This EU funded FET Flagship will run for 10 years with a budget of 1.2 billion euro. It should deliver an integrative view of neuroscience with a better understanding of how the brain works; a future medicine in which one should be able to develop techniques for the objective diagnosis of brain's diseases, to understand the underlying mechanisms and speed up the research for new treatment and finally, develop a new generation of brain-inspired computers.
Visualising the Human Brain has already started.
In its first funded phase, the HBP will run for 2,5 years with a EU contribution of 54 million euro. By the end of this phase it will deliver the basic tools for working together, integrate all efforts, data and models around six platforms: neuroinformatics, brain simulation, high performance computing, medical informatics, neuromorphic computing and neurorobotics.
HBP's coordinating institution is EPFL from Switzerland. EPFL's ad interim president, Philippe Gillet expressed the institution's full commitment to support this project and take it to port. Zoran Stancic, DG CONECT Deputy Director General, outlined the expectations from the EU on the need to be open and integrative, collaborating with Member States and their funding agencies to seek the best scientific, technological and societal impact. These views were shared by Philippe Baptiste, strategy director of the French Ministry of Research and Higher Education. Jean-Yves Berthou from the French research agency presented FLAGERA, the existing ERANET that serves as the vehicle for collaboration with and across member states.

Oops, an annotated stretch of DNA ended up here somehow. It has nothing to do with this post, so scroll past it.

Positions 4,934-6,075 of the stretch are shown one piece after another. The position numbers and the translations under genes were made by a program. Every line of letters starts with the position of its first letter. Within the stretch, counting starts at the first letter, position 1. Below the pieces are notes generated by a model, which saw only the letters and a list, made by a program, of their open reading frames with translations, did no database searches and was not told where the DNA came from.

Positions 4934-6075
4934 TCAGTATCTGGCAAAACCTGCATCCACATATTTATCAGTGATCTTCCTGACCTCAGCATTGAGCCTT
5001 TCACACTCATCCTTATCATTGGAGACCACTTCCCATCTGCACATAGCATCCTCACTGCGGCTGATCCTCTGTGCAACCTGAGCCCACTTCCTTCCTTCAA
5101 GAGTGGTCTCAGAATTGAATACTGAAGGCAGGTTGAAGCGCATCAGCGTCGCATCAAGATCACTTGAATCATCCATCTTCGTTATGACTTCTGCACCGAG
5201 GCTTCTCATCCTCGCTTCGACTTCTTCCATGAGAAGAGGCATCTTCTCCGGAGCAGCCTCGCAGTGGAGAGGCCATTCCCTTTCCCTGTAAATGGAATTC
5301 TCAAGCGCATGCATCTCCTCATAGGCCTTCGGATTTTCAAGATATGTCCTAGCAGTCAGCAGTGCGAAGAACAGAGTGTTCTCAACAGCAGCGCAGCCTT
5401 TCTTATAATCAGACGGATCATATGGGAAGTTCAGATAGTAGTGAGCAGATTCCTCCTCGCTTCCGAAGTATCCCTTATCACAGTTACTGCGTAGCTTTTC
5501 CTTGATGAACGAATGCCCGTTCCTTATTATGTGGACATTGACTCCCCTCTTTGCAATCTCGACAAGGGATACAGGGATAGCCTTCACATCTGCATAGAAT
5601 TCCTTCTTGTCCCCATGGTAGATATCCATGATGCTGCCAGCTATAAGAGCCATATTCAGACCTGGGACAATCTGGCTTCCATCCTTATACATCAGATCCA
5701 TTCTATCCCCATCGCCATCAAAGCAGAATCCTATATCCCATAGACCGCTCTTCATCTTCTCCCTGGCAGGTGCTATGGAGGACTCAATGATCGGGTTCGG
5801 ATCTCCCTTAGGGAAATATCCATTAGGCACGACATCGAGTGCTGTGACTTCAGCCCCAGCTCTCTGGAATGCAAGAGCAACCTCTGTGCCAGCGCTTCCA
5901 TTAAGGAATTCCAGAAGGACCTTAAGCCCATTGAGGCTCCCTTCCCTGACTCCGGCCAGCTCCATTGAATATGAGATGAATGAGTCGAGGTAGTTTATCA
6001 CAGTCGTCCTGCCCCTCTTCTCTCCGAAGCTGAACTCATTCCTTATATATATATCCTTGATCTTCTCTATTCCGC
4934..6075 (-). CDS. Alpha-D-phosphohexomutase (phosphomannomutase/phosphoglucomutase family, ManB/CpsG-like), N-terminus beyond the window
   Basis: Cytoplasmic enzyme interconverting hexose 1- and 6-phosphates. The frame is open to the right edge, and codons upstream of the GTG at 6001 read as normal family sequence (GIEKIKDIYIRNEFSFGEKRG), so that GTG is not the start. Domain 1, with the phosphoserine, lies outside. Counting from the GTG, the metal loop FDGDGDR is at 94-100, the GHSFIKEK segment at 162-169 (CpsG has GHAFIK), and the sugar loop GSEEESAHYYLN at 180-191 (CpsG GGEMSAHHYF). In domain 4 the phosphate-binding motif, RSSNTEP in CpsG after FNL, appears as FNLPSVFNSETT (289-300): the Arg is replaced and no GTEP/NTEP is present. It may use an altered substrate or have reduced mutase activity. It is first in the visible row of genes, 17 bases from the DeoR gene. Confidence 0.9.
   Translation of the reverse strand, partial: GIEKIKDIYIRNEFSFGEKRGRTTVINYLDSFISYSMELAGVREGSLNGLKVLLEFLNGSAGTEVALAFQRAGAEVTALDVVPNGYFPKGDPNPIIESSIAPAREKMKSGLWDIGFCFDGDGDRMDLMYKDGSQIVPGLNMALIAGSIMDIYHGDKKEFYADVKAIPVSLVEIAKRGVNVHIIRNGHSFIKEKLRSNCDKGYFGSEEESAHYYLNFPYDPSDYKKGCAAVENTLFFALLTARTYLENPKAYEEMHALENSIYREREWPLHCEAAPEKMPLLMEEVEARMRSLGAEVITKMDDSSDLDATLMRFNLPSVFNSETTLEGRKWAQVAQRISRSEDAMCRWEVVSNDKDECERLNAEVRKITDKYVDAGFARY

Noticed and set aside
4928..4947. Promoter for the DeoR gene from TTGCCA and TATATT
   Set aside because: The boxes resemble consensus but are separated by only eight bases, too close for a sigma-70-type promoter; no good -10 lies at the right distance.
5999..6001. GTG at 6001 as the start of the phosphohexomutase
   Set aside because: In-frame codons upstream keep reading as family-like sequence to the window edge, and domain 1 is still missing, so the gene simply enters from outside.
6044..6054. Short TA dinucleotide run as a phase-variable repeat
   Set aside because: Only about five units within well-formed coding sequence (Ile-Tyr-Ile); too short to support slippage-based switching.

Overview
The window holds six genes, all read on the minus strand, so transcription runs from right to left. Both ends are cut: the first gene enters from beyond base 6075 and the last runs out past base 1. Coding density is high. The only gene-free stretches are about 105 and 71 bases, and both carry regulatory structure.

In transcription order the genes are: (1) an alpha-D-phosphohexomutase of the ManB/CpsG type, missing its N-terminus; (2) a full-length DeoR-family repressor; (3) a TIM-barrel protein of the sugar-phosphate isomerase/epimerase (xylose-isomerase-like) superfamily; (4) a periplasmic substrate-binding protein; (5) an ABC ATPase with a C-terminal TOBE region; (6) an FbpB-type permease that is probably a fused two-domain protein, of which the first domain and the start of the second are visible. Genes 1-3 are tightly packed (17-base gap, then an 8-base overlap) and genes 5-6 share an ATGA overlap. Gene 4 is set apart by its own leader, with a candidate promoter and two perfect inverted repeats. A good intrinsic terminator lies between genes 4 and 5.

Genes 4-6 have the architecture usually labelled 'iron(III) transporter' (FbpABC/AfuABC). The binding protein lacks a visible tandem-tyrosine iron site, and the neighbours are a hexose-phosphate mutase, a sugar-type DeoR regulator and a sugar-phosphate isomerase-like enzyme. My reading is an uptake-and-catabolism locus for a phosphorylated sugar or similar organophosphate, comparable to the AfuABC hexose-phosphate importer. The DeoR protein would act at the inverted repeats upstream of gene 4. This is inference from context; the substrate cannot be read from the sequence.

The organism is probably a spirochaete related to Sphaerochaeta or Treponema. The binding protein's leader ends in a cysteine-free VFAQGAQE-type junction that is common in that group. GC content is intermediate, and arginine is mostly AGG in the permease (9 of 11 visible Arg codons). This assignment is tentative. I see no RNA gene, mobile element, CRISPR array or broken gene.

The project does not start from zero; in fact, they have a solid background of work already done that will no doubt help them; they also showed that they know what the need to do; the challenge is the scale of the task and putting all data and models together, making these 80 research institutions work together.
The project is led by three outstanding co-directors, Henry Markram on the neuroscience, KarlHeinz Meier on the computing and Richard Frakowiak on the medicine part. These are supported by strong leaders in each of the sub-projects; indeed the project gives confidence it has the human capability to carry it to a successful end.
HBP kick-off press conference: from left:
P. Gillet, R. Frackowiak, H. Markram, K. Meier
There is also a real will to integrate all different trends, models, data and most important people. During the summit there was a presentation of the first version of the common workbench tool that will be used for collaborative working.
There is also the right style of management to get people involved and working together; the first general assembly was a living proof of the inclusiveness and attitude of the coordinator, and by extent, of the project.
The project and particularly EPFL have gone to great extend in employing new people for the management, outreach and program office. These people are starting now and they are doing a good job. HBP has employed a professional communication manager and a chief relation officer.
Henry Markram made it crystal clear that the project has a policy of openness in data, models and papers; the understanding is that they will try their best to publish in open journals with their data and models.
In summary, a very good first impression: the project seems to be on the way, it has strong teams and individuals that want to collaborate and integrate their work from day one. The project is also aware that there are high expectations for HBP, not just scientifically but also in terms of innovation, program collaboration with others including Member States, outreach and education.
Let's congratulate them and wish them what I am sure will be an exciting journey.
Human Brain Project website:
About the Human Brain Project platforms
About the EU FET Flagship program